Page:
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Discernment: Theology and the Practice of Ministry

Discernment is a journal of practical theology. In language accessible to the church, it presents peer-reviewed work describing Christian ministry in a broad array of contexts, exemplified by: congregational life; a particular ministry within a congregation (children’s ministry or youth ministry, for example); mission contexts, whether single or multi-congregational; ministry in cross-cultural settings; or Christian ministry in an extra-congregational environment (for example: disaster relief, care for the poor, or care for children and families). See the Aims and Scope for more details about the journal's coverage.

Current Issue: Volume 2, Issue 2 (2016)

Introduction

This issue of Discernment begins with Steve Cloer’s “The Minister-Elder Relationship within ‘Churches That Work.’” Cloer has already published a paper in Restoration Quarterly detailing the historical connections among elders, ministers, and congregations among churches in the Stone-Campbell Restoration Movement. His paper in Discernment presents an insightful mixed-method study of elder-minister relationships in exemplar Churches of Christ.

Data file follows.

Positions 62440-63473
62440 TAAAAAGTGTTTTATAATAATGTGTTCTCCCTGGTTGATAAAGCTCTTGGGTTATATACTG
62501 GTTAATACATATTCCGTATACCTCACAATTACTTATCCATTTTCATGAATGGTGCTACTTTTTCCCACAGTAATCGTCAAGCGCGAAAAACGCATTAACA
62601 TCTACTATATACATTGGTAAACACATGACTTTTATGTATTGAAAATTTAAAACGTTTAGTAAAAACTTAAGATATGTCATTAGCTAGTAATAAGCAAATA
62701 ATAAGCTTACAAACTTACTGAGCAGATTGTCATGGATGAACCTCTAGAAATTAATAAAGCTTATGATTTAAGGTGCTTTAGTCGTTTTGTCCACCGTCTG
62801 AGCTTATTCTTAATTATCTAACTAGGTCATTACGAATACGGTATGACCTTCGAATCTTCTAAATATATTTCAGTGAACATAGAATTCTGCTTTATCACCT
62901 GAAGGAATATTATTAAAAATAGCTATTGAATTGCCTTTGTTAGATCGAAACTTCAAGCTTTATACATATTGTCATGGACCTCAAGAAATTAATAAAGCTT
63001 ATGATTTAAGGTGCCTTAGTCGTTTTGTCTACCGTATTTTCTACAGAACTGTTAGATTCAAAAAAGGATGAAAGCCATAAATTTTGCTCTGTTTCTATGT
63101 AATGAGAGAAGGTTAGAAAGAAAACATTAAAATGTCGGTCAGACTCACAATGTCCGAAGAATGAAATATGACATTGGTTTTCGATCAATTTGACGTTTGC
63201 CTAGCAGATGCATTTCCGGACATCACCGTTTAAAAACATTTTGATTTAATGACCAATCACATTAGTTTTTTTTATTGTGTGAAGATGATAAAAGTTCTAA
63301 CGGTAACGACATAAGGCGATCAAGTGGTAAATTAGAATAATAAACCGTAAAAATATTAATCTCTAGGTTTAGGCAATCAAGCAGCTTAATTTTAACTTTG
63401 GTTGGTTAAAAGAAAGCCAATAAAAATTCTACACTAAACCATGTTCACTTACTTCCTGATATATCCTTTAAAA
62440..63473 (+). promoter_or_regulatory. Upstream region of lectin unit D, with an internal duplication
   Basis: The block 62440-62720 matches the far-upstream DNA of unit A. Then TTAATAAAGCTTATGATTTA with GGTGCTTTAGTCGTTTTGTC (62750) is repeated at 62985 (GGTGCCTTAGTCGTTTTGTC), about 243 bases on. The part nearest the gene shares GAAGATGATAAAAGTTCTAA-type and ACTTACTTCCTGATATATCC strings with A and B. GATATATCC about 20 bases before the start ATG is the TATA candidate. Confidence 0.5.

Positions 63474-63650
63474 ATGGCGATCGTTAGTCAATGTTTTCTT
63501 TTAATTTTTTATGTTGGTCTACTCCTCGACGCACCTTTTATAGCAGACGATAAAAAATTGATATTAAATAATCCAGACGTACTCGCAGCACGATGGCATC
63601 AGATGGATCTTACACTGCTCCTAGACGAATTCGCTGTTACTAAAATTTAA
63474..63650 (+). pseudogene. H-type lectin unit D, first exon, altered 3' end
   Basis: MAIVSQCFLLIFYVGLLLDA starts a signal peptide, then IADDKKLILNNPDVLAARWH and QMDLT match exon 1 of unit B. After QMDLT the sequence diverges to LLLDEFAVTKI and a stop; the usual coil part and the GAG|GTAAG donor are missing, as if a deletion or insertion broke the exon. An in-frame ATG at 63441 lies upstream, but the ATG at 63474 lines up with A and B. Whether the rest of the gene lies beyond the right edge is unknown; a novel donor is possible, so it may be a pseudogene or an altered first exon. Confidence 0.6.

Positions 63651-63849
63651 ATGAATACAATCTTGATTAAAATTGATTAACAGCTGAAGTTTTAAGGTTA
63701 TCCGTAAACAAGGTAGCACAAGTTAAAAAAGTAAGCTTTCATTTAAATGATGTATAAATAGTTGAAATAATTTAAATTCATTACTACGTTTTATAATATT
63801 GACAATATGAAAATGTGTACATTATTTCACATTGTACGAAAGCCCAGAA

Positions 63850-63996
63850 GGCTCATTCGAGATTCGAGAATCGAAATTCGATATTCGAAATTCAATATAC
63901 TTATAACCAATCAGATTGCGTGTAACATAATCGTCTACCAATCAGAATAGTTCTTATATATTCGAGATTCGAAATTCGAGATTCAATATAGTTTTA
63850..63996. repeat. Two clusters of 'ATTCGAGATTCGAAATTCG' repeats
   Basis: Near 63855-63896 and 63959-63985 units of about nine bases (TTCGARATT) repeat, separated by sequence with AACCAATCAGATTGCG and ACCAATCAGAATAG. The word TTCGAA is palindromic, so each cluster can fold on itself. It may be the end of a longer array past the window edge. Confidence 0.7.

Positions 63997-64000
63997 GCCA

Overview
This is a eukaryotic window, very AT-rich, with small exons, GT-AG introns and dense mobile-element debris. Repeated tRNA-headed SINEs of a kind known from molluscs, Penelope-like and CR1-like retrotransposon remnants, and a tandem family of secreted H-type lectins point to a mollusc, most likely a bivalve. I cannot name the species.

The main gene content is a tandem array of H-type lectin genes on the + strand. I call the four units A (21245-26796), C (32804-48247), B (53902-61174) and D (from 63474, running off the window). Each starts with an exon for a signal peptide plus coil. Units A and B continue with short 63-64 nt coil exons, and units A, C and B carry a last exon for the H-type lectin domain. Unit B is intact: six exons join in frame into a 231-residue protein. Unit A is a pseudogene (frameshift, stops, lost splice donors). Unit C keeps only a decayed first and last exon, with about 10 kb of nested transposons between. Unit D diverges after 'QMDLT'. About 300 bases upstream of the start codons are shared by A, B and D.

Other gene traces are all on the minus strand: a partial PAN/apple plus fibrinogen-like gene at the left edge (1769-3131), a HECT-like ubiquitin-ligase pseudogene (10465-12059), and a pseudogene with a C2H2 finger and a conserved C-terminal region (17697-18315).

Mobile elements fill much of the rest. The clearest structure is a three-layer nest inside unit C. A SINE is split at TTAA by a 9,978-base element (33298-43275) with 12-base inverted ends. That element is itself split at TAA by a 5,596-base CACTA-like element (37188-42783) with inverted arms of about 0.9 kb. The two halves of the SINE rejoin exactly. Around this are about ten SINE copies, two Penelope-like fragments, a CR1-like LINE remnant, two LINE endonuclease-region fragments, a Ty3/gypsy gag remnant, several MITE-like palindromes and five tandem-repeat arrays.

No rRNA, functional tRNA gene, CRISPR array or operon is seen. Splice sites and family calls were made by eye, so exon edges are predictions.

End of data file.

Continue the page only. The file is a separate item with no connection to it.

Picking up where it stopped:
James Hensley identifies a significant cultural disconnect among American youth today: the attitudes of relatively affluent students toward those experiencing poverty in the United States. Hensley’s work, “Reframing Poverty for Christian Students,” goes on to explore an appropriate theological stance on poverty, propose an approach to modify Christian student attitudes towards those experiencing an economic disadvantage, and measure qualitatively the impact of that intervention.

Daniel McGraw’s “Developing a Spiritual Leadership Curriculum at West University Church of Christ” narrates his intervention in the life of a congregation in Houston, Texas. He identified a need for a “spiritual leadership” curriculum to strengthen leaders who have experienced “burnout and weariness.” He then worked with a team of leaders to communally develop such a curriculum based on a pattern of “thinking, feeling, and acting” found in Philippians. McGraw sketches outcomes of this project thus far.

Articles